dissolved in the parai?nic portion of the oil universal at 100° F., a speci?c gravity of 0.9007,
(ra?‘inate), while the other layer will contain the and a viscosity-gravity constant of 0.840. The
more naphthenic portion of the oil (extract) dis . dissolved oil fraction (extract) comprising 43.2%
solved in the major quantity of the solvent. Or, of the stock was more naphthenic in character
I may agitate the mixture of solvent and oil at than the initial oil stock.
temperatures at which the same are only par
II. 100 parts by volume of the same lubricat
tially miscible, and thereby effect solution of the ing oil distillate was mixed with 200 parts by vol
naphthenic portion of the oil in the solvent. In ume of nitrothiophene, and heated to slightly
15
either of the above procedures I may take ad
above the temperature of complete miscibility,
vantage of the principles of countercurrent ex ; i. e., about 176° F. The homogeneous liquid
traction.
which resulted was cooled, with agitation, to 130°
After the extraction proper, I effect separation F. and allowed to settle, whereupon a two-layer
of the two layers which form, by any suitable system formed. After separation, the layers 20
procedure, as for example, by decantation. I were each freed of solvent by vacuum distilla
then remove from each of the separated layers, tion. The resulting undissolved oil fraction
the portion of solvent which each contains, by (ra?inate) compriisng 44.2% of the stock had a
suitable procedure, such as by vacuum distillation, viscosity of 393 seconds- Saybolt universal at 100°
thereby to obtain two oils of similar distillation F., a speci?c gravity of 0.8899, and a viscosity
ranges but of di?erent chemical composition and gravity constant of 0.827. The dissolved oil
different physical characteristics.
fraction (extract) comprising 55.8% of the stock
Before removing the solvent from the undis
was more naphthenic in character than the ini
solved or more paraf?nic layer, I may add a fur
30 ther quantity of the solvent and repeat the ex
traction, thereby to remove additional naphthenic
constituents from said layer. The extraction step
may be repeated any desired number of times,
each repetition producing an oil of higher paraf
?nicity as evidenced by its lower viscosity-gravity
constant.
'
A countercurrent relationship in these succes
sive extractions may be established in the conven
tional manner by employing the partially spent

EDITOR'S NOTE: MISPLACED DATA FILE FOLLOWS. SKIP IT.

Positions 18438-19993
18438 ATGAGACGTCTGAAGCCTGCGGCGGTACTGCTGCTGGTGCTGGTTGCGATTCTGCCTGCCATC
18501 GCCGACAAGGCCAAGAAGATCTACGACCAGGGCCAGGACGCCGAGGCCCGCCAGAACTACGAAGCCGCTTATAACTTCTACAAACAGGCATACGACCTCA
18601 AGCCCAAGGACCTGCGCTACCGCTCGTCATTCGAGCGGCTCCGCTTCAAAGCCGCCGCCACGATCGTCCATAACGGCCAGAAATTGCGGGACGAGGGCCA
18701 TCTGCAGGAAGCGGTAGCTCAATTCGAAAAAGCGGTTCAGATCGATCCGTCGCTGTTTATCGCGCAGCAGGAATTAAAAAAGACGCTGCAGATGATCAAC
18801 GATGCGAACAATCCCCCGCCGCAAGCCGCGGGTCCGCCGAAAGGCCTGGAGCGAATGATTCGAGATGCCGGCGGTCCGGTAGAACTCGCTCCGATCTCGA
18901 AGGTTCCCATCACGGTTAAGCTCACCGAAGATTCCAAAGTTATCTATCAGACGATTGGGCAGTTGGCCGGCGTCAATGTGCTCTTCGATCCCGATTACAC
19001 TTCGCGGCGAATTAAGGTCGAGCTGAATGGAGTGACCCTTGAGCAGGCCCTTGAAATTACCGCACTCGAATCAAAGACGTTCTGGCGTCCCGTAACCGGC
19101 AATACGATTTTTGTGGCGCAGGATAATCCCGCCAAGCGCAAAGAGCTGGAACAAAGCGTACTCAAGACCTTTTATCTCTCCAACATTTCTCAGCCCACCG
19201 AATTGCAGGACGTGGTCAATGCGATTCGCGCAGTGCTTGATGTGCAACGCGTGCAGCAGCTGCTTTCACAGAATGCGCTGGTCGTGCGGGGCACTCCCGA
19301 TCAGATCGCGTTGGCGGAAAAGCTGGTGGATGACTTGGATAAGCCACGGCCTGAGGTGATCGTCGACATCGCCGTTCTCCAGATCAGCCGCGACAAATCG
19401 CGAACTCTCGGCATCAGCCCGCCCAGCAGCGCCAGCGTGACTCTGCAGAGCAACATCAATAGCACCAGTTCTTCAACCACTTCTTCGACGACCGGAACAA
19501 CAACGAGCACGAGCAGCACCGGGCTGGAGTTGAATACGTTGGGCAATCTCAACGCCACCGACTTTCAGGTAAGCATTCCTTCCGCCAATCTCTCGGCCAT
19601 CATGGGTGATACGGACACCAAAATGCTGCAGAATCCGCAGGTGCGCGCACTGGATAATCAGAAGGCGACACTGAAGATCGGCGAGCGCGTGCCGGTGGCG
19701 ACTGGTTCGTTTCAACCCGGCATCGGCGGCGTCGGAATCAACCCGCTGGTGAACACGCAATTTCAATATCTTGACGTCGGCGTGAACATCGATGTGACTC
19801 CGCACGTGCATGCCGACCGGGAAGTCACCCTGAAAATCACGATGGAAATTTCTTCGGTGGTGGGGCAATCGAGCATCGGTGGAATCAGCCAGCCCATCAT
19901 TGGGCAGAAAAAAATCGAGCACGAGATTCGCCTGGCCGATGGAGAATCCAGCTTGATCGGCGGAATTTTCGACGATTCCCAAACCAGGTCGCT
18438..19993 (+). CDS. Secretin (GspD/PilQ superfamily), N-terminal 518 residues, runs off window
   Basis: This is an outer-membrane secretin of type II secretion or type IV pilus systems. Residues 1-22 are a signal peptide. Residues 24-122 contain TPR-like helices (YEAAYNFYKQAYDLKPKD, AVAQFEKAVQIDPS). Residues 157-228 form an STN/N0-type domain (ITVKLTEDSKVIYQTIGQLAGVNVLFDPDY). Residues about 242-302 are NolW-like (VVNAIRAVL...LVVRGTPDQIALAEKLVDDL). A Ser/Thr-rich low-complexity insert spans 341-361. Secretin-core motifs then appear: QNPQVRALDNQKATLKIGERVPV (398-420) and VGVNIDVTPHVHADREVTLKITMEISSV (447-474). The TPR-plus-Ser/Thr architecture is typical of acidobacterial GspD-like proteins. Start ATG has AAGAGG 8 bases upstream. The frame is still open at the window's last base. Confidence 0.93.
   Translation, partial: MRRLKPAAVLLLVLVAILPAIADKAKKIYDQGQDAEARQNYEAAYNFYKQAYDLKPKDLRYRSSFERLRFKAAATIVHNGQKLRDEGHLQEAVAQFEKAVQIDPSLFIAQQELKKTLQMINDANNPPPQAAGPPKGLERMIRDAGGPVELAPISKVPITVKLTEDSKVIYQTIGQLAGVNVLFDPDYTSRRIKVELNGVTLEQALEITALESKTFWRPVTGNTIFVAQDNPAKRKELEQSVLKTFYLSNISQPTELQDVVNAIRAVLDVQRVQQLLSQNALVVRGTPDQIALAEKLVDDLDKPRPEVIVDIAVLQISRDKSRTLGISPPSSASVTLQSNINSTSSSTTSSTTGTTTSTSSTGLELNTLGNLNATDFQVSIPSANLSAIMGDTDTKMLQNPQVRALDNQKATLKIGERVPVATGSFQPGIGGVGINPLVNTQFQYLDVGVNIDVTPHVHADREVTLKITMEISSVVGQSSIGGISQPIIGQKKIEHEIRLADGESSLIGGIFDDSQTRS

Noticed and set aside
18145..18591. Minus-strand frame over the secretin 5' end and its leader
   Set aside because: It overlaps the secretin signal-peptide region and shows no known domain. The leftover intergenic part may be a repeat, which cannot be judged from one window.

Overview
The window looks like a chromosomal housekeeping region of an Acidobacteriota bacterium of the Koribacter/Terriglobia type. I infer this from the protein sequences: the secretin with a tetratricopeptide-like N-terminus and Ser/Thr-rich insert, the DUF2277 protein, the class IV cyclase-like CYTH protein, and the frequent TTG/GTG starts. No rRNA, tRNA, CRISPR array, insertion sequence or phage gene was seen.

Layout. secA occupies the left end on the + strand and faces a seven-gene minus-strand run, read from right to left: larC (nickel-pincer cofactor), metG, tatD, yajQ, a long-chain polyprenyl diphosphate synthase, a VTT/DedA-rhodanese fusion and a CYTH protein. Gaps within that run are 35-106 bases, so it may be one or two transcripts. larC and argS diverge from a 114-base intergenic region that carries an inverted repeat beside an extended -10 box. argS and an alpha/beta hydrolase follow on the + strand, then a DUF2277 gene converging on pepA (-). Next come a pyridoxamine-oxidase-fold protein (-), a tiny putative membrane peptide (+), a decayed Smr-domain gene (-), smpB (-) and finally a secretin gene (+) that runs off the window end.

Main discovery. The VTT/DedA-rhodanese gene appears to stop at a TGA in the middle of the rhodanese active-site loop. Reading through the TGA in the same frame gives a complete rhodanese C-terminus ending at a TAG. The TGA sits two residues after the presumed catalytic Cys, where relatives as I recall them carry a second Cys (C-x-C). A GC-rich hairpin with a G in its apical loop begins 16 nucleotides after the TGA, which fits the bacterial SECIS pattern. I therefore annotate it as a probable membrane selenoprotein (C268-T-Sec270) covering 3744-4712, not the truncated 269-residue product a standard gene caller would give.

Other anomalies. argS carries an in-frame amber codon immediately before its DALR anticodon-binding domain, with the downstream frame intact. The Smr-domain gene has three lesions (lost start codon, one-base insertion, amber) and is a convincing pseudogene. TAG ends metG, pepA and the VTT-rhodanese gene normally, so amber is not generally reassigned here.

40 solvent containing dissolved naphthenic oil from
the succeeding stages of a batch~countercurrent
extraction system to extract additional quantities
of oil in the preceding stages, or in a continuous
countercurrent system, the oil and solvent may
be simply ?owed in countercurrent contact with
one another.
Where substantial quantities of waxy hydro
carbons belonging to the true parai?n series
(CnH2n+2) are present, such hydrocarbons re
50 main in the undissolved or more paraf?nic layer
and may cause such layer to be solid or semi
solid, after the removal of the solvent therefrom.
In some cases, the extraction and separation of
the layers may be effected at temperatures above
55 the melting point of the waxy hydrocarbons, so
that substantial entrainment'of oil in the molten
or liquid wax is avoided.
Such layer may be
separated into solid and liquid hydrocarbons by
any of the well-known dewaxing processes such
60
as by cold-settling, ?ltering, or by centrifuging.
In many' instances it may be advantageous to de
wax the oil prior to extraction. However, it is to
be understood that in accordance with my inven
tion, dewaxing may be effected either prior or
subsequent to extraction.
My invention will be further understood from
the following speci?c examplesz' '
I. 100 parts by volume of a lubricating distil
late from a Gulf Coast crude oil having a vis
cosity of 612 seconds Saybolt universal at 100°
F., a speci?c gravity of 0.9303 at 60° F., and a
viscosity-gravity constant of 0.874, was mixed
with 100 parts by volume of nitrothiophene, and‘
heated to slightly above the temperature of com
75 plete miscibility, i. e., about 176° F, The hom0~
tial oil stock.
From the above examples, it will be noted that 30
by extraction of an oil with a nitrogen-contain
ing derivative of‘ thiophene, such as nitrothio
phene, there may be obtained oil fractions which
are
respectively
more paraf?nic
and
more
naphthenic than the original oil. By repetition
of the extraction process upon the undissolved
fraction, oils of even greater para?inicity will
result. The quantity of solvent to be’ employed
will vary, depending upon the character of the
thiophene derivative and the stock, the tem 40
perature at which the extraction is to be carried
out, and the quality of re?ned oil desired.
' While, in the above examples, I have shown the
use of a thiophene derivative such as nitrothio
phene for extracting hydrocarbon oils, other 45
thiophene‘ derivatives may be suitably employed,
for example, amino-thiophene, thiophene nitrile,
chloro-nitrothiophene, chloro-amino-thiophene,
chloro-thiophene nitrile, the esters of the thio
phene carboxylic acids, thienone and aceto 50
thienone.
'
My process is practically independent of the
particularnature or source of the crude oil or oil
fraction to be extracted. There may be pro
duced by my‘ process oil products of desired char
65
acteristics from oil which by distillation will not
produce such products.
7 When, in the appended claims, oil is referred
to as being “viscous”, it is to be understood that
the oil is of substantial viscosity, i. e., of the order 60
of 50' seconds Saybolt universal at 100° F., or
more.
_
What I claim is:
1. In the art of re?ning mineral oils, the process
which comprises separating an oil containing 65
para?inic and naphthenic hydrocarbons into
fractions respectively ‘richer in paraf?nic and
naphthenic compounds by extracting said oil with
a nitrogen-containing derivative of thiophene.
2. In the art of re?ning mineral oils, the process 70
which comprises adding a nitrogen-containing
derivative of thiophene to an oil containing paraf
?nic and Vnaphthenic hydrocarbons, heating the
mixture to such temperature as to effect solution,
cooling the solution to form a two-layer system,
3
2,123,205
layer.
and naphthenic hydrocarbons to procure a frac